Just another week in the Iraqi civil war:
On Sunday, a suicide bomber killed 22 day laborers in Hillah and 70 other people were killed or their bodies found throughout Iraq.
On Monday, 92 people were killed or their bodies found, including a popular TV comedian, doctor, judge, two university professors and a journalist.
On Tuesday, 24 people were killed or their bodies found, including a security guard for the head of the national parliament and four university professors.
On Wednesday, the U.N. announced that Iraqi civilian deaths hit a record 3,709 in October. (That extrapolates out to 42,653 American deaths if there was comparable carnage in the
On Thursday, over 200 Shiites were killed in a concerted suicide bomb and mortar attack by Sunnis on Sadr City, the huge Baghdad slum. The Shiites responded by firing mortar rounds at the Abu Hanifa mosque, the holiest Sunni shrine in the capital.
Lam Thi My Da is a celebrated Vietnamese poet. She is writing about her homeland in "Bomb Crater Sky," but her powerful words apply to what the U.S. has visited on Iraq, as well.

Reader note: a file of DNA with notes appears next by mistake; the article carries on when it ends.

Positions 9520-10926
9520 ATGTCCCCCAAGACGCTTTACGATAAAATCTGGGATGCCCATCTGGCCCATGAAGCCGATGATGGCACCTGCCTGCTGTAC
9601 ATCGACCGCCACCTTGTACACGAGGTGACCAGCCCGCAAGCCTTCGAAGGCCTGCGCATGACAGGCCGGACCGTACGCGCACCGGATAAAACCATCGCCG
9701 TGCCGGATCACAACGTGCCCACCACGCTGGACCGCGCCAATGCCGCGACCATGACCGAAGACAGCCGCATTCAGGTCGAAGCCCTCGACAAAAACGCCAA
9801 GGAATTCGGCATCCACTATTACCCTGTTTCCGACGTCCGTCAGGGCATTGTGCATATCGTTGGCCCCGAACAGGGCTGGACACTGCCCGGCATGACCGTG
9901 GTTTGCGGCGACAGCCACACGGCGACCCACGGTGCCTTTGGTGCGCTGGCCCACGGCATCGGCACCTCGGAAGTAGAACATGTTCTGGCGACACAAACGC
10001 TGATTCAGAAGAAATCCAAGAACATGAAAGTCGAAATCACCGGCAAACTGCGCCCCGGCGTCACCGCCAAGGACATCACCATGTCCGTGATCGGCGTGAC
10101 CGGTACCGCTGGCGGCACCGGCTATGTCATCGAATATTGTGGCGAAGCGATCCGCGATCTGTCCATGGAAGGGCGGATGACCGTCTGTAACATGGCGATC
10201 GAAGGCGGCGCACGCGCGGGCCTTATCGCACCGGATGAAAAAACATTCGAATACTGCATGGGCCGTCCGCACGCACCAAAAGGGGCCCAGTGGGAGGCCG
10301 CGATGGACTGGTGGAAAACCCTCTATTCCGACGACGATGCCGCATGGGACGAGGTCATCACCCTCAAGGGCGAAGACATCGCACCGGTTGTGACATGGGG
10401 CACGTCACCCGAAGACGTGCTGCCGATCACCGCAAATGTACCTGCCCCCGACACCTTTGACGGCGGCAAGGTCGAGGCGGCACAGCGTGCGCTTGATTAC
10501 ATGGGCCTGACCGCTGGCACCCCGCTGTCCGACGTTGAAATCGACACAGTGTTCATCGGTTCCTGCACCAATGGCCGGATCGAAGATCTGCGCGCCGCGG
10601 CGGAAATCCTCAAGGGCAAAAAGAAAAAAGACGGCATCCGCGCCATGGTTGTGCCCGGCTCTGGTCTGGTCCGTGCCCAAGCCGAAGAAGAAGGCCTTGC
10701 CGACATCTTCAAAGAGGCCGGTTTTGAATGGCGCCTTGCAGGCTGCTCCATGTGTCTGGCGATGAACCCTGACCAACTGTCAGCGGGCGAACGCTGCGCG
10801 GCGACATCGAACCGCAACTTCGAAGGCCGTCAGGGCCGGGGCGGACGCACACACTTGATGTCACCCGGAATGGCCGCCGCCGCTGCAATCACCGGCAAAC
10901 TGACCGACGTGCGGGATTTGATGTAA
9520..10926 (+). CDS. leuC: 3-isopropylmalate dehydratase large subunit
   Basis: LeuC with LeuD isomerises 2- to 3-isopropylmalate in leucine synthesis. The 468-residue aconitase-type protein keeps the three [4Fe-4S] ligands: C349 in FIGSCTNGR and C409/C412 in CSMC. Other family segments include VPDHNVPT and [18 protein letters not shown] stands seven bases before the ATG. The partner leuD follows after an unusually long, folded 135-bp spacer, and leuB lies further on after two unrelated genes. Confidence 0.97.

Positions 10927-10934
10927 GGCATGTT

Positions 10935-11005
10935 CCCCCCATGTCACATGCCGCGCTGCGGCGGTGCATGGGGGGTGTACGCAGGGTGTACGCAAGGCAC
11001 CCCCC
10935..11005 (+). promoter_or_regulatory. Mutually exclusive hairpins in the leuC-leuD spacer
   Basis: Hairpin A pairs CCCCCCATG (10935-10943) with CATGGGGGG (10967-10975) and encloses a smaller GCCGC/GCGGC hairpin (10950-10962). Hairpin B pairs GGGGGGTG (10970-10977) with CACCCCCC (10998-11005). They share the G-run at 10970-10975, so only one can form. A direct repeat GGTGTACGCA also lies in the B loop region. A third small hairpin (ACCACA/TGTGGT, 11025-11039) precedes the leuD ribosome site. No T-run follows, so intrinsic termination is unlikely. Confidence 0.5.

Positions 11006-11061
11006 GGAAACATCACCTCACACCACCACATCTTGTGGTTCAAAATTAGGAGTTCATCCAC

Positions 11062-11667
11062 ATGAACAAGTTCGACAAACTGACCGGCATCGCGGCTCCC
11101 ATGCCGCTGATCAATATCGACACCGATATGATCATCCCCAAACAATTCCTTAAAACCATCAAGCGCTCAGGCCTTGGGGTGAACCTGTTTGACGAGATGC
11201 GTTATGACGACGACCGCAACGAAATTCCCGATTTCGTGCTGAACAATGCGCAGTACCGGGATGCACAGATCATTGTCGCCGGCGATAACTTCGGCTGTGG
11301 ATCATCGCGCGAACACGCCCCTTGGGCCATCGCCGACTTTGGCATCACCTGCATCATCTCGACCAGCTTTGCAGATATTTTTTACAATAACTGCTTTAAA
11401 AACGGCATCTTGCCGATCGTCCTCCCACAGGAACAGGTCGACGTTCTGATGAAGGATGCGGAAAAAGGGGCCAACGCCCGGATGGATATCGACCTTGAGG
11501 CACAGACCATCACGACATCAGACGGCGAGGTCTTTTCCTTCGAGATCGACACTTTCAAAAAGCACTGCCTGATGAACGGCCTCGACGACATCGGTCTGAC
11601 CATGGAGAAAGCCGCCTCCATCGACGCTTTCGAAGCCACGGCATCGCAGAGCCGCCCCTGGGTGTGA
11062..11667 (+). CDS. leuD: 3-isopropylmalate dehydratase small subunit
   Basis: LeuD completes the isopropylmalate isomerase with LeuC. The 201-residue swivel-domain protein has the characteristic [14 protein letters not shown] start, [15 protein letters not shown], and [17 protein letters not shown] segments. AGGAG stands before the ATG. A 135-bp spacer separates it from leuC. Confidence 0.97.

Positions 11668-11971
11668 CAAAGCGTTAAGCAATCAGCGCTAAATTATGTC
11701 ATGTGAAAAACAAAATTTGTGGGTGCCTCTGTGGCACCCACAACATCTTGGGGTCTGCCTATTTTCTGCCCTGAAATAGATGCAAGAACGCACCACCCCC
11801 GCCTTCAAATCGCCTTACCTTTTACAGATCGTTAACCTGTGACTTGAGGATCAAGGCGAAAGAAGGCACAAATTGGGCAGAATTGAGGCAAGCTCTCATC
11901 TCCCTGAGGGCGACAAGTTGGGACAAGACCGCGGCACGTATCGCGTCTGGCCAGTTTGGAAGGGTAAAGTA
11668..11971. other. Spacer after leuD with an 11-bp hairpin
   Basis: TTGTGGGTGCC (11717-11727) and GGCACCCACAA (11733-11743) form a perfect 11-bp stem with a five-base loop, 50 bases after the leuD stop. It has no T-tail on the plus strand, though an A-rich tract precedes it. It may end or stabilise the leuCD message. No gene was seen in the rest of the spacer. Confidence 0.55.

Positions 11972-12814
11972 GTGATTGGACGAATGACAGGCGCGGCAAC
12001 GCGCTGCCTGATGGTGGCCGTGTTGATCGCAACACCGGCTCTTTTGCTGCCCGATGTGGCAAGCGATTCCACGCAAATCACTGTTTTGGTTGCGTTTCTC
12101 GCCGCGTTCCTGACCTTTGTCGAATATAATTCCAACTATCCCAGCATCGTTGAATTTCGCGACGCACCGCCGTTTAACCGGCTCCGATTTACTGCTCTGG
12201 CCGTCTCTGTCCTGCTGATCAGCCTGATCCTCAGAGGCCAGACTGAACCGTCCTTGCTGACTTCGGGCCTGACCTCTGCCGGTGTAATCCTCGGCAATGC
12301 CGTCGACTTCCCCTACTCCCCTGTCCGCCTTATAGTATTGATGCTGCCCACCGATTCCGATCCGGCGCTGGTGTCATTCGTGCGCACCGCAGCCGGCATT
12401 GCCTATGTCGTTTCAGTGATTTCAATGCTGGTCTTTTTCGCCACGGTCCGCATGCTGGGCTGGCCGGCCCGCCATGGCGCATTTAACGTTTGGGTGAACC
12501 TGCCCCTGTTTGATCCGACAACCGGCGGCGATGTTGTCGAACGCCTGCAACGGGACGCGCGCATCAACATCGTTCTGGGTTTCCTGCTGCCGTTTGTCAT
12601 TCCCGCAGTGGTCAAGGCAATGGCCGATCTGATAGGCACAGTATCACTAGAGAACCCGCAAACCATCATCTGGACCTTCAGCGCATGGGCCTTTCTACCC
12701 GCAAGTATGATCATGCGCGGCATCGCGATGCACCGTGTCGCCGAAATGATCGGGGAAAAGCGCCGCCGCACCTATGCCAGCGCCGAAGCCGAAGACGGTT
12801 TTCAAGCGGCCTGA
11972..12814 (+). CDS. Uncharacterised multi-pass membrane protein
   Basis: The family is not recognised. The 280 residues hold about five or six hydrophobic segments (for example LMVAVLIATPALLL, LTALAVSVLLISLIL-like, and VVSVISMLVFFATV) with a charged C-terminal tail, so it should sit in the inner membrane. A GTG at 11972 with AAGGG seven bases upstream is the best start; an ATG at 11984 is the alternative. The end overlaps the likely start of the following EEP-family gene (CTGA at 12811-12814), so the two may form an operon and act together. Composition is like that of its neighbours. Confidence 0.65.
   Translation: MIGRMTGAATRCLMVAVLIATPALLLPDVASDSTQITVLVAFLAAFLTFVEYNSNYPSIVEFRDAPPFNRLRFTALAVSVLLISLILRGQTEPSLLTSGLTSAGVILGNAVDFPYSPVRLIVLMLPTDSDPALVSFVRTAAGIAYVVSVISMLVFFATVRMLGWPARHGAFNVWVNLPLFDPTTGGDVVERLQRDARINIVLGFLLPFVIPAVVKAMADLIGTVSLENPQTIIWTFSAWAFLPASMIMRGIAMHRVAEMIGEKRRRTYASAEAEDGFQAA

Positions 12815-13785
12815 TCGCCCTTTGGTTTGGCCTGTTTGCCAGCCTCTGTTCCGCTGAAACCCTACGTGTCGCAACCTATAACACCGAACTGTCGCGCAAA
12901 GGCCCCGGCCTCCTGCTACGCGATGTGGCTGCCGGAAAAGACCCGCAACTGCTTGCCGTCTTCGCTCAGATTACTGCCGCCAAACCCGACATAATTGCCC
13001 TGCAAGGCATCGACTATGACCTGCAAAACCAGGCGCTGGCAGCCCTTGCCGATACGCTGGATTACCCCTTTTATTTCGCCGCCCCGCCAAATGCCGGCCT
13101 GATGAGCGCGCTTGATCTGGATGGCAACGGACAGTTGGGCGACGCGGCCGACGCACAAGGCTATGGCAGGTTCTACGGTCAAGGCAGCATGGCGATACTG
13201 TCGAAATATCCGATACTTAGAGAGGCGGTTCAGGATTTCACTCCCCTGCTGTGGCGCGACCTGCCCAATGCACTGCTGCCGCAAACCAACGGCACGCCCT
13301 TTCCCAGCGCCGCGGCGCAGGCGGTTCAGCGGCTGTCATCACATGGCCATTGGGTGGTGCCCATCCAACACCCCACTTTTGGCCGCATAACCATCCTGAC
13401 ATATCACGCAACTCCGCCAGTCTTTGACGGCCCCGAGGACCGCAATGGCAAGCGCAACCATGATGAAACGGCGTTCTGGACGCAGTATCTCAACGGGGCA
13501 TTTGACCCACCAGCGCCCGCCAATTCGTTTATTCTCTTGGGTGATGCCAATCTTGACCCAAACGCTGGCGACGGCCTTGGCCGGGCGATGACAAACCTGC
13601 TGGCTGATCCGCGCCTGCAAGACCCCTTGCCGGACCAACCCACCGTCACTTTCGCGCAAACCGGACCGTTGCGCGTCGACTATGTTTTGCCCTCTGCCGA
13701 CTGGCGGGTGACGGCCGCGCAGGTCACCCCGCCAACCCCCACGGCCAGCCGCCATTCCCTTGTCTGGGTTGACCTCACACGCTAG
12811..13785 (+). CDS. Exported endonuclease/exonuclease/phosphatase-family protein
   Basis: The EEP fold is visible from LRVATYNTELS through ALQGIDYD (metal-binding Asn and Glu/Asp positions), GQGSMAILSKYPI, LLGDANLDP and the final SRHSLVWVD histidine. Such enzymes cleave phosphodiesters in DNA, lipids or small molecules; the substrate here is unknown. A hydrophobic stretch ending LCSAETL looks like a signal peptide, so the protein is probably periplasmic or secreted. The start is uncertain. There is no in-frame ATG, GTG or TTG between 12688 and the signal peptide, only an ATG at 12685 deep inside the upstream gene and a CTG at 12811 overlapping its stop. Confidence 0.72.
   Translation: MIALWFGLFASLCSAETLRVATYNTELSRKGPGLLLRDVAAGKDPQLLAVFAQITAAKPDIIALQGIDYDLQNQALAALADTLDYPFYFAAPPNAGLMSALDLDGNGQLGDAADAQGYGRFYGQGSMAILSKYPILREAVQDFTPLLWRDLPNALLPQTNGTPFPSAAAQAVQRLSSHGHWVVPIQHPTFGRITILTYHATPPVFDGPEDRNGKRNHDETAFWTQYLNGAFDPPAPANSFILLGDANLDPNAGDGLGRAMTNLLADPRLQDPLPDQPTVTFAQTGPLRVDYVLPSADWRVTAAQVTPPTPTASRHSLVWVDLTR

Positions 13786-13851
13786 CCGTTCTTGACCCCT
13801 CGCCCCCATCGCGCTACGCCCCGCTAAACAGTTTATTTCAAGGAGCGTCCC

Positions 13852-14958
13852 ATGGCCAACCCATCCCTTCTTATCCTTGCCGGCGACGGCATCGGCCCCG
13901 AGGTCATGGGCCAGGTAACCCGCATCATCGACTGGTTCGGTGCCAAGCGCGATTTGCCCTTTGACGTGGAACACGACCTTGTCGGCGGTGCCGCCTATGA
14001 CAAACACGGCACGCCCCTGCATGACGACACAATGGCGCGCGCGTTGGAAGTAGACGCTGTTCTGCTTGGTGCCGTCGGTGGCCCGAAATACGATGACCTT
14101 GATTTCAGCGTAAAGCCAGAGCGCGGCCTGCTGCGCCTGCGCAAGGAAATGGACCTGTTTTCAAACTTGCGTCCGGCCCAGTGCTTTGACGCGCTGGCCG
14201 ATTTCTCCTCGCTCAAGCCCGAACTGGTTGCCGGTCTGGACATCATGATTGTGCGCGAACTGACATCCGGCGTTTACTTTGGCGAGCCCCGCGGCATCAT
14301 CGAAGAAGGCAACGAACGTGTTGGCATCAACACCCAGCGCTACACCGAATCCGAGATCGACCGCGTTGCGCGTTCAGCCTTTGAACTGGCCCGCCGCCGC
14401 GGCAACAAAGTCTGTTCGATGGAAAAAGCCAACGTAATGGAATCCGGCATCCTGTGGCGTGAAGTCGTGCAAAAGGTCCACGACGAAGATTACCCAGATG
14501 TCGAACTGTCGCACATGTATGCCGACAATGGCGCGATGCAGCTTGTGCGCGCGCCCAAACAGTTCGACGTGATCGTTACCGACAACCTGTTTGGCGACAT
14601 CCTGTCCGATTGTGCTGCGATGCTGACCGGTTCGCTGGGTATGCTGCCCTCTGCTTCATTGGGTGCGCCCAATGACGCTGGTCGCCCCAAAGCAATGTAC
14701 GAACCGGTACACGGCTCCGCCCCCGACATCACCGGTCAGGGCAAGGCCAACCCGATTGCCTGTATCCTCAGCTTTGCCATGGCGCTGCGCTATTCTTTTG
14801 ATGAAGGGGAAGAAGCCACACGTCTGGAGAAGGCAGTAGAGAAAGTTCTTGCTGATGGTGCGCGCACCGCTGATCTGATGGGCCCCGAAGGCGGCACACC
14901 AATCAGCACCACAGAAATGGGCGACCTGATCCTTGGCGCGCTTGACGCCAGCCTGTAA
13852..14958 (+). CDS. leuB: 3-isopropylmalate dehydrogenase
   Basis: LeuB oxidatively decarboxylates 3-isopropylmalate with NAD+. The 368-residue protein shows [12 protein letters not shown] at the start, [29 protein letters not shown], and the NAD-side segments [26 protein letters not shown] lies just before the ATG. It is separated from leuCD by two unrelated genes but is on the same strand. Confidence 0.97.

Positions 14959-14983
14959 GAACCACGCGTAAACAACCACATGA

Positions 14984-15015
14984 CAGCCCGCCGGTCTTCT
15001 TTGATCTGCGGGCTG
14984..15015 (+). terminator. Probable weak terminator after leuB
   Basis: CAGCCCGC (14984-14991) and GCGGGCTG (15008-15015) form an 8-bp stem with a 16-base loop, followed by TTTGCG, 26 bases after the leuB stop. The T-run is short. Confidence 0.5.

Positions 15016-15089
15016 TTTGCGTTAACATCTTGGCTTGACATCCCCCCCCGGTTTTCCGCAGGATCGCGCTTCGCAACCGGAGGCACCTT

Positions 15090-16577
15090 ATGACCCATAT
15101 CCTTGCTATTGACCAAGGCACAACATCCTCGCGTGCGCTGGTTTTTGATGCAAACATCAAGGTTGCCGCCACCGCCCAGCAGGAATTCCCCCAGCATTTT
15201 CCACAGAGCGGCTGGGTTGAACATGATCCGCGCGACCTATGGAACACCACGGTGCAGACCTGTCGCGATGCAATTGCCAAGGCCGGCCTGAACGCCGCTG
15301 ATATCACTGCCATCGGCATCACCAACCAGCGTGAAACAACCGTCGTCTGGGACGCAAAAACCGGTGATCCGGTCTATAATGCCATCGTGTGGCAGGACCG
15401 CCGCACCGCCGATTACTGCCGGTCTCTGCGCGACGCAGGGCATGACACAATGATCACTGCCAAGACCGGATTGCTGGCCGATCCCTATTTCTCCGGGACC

BOMB CRATER SKY
By Lam Thi My Day
They say that you, a road builder
Had such love for our country
You rushed out and waved your torch
To call the bombs down on yourself
And save the road for the troops
As my unit passed on that worn road
The bomb crater reminded us of your story
Your grave is radiant with bright-colored stones
Piled high with love for you, a young girl
As I looked in the bomb crater where you died
The rain water became a patch of sky
Our country is kind
Water from the sky washes pain away
Now you lie down deep in the earth
As the sky lay down in that earthen crater
At night your soul sheds light
Like the dazzling stars
Did your soft white skin
Become a bank of white clouds?
By day I pass under a sun-flooded sky
And it is your sky
And that anxious, wakeful disc
Is it the sun, or is it your heart
Lighting my way
As I walk down the long road?
The name of the road is your name
Your death is a young girl's patch of blue sky
My soul is lit by your life
And my friends, who never saw you
Each has a different image of your face* * * * *
Thanks to RubDMC at My Left Wing for sharing the poem.
Photograph by Darko Bandic of The Associated Press.